New Illinois bill could bring more locals to first responder program

Published: Mar. 6, 2023 at 7:40 PM CST
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ROCKFORD, Ill. (WIFR) - Local police and fire departments who may have trouble with recruitment may be in luck if a bill in the Illinois House of Representatives gets enough support from state lawmakers.

State Rep. Dave Vella (D-68) introduces a new bill that could add more police and fire personnel locally through a two-year program at community colleges like Rock Valley College. This is something Vella’s been working on for more than a year and a half.

“I realized from talking to a lot of police officers, I left friends who are police officers, that the numbers of people applying are down and then start talking to firefighters, it’s the same thing.”

Currently, high schoolers can take a fire safety and public safety course during their senior year. The goal behind this bill is to get incoming college freshmen who want to work in the police or fire department to obtain an associate’s degree through a two-year course at a community college. That way after graduation they can have the ability to become a police officer or firefighter.

Vella says this can not only get more first responders on the streets, but it can also lead to a more diverse police force.

“We have a vibrant immigrant community. We have African American descent, Latino descent. We want our police force to look that way.”

In order to become a police officer under the current Illinois law, you must go through the Illinois Training Standards Board. Vella says he wants to get this type of training into local community colleges. It will be a two-year course instead of a 12-week course, which could lead to better training and more hands-on experience before they enter the workforce.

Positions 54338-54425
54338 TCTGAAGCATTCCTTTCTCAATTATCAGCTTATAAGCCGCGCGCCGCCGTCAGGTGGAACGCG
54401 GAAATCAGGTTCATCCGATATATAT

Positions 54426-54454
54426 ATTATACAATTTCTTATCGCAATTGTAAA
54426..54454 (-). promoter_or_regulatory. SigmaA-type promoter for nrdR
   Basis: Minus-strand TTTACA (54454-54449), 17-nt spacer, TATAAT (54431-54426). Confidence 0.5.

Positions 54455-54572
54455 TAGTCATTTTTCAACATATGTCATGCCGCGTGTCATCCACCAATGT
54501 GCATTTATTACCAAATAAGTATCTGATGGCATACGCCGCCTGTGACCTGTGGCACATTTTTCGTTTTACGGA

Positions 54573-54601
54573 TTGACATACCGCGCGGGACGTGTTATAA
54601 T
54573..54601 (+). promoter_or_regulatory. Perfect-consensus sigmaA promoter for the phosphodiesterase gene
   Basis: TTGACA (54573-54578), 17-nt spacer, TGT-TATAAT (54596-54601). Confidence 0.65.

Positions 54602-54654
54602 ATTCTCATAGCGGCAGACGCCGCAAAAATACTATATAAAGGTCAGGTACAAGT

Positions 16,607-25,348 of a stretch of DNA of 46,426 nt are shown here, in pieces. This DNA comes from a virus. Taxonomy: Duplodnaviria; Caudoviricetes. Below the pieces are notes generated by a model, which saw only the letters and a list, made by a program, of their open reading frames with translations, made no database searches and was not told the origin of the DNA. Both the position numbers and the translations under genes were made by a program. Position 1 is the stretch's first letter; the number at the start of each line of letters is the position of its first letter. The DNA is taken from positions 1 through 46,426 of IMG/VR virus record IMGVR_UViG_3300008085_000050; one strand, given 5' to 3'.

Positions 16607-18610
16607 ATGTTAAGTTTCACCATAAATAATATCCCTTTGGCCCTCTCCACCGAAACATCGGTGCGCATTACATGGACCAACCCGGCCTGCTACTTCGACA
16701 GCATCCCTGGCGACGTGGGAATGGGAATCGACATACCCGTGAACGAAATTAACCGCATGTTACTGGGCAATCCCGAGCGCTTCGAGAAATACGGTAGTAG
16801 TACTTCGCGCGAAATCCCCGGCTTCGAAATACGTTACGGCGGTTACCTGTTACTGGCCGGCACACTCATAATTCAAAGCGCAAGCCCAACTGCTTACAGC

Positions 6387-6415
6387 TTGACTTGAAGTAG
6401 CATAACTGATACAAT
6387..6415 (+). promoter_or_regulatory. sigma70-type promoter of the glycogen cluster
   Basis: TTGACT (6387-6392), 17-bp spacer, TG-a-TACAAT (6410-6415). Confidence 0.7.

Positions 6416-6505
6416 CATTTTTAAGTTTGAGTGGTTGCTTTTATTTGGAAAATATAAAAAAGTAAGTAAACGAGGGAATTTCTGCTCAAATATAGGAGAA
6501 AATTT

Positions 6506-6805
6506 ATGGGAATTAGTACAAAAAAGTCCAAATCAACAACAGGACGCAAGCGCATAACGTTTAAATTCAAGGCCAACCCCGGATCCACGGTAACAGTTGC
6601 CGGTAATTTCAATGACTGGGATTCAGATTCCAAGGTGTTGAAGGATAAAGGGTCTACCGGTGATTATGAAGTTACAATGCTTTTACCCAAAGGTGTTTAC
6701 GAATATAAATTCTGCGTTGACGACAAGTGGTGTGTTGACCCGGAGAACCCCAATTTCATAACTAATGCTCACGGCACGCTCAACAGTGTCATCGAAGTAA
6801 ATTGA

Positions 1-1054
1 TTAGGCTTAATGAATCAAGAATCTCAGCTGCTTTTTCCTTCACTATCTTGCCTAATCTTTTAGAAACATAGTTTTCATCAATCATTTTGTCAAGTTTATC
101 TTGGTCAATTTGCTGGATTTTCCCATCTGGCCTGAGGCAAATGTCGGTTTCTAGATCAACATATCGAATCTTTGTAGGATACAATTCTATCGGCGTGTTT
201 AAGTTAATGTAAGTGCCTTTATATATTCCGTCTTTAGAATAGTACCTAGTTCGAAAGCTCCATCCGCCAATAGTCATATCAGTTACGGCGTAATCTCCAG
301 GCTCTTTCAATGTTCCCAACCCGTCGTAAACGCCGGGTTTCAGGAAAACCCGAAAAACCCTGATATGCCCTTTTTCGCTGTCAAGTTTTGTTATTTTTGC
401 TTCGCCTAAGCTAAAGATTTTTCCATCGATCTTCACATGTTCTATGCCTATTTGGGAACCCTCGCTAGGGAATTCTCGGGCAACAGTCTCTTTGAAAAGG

“People who go to RVC are from around RVC, which means they know the area. I firmly believe that police officers and firefighters from the area who know the streets who know the neighborhoods are much more likely to have likely to stay and really create roots in the community.”

Since most people who graduate from a community college are under 21 years old, Vella plans to have some sort of apprenticeship program with local police departments until new recruits can get a FOID card at age 21.

Winnebago County Sheriff Gary Caruana says if this bill passes, having this program in community colleges will be worth the price of tuition.

“We’ve gotten a lot of a lot of people through RVC and different areas, but I think if this dives down a little bit deeper that we can have them come over here and train in our facility and us being involved in showing them exactly what it’s like. Again, it’s like an internship, but they’re actually going to school and learning it,”

Sheriff Caruana adds the department also wants to implement a regional training facility in the old Winnebago County jail.

Vella plans to have this bill passed sometime this year. The House of Representatives is currently in its spring session until May 2023.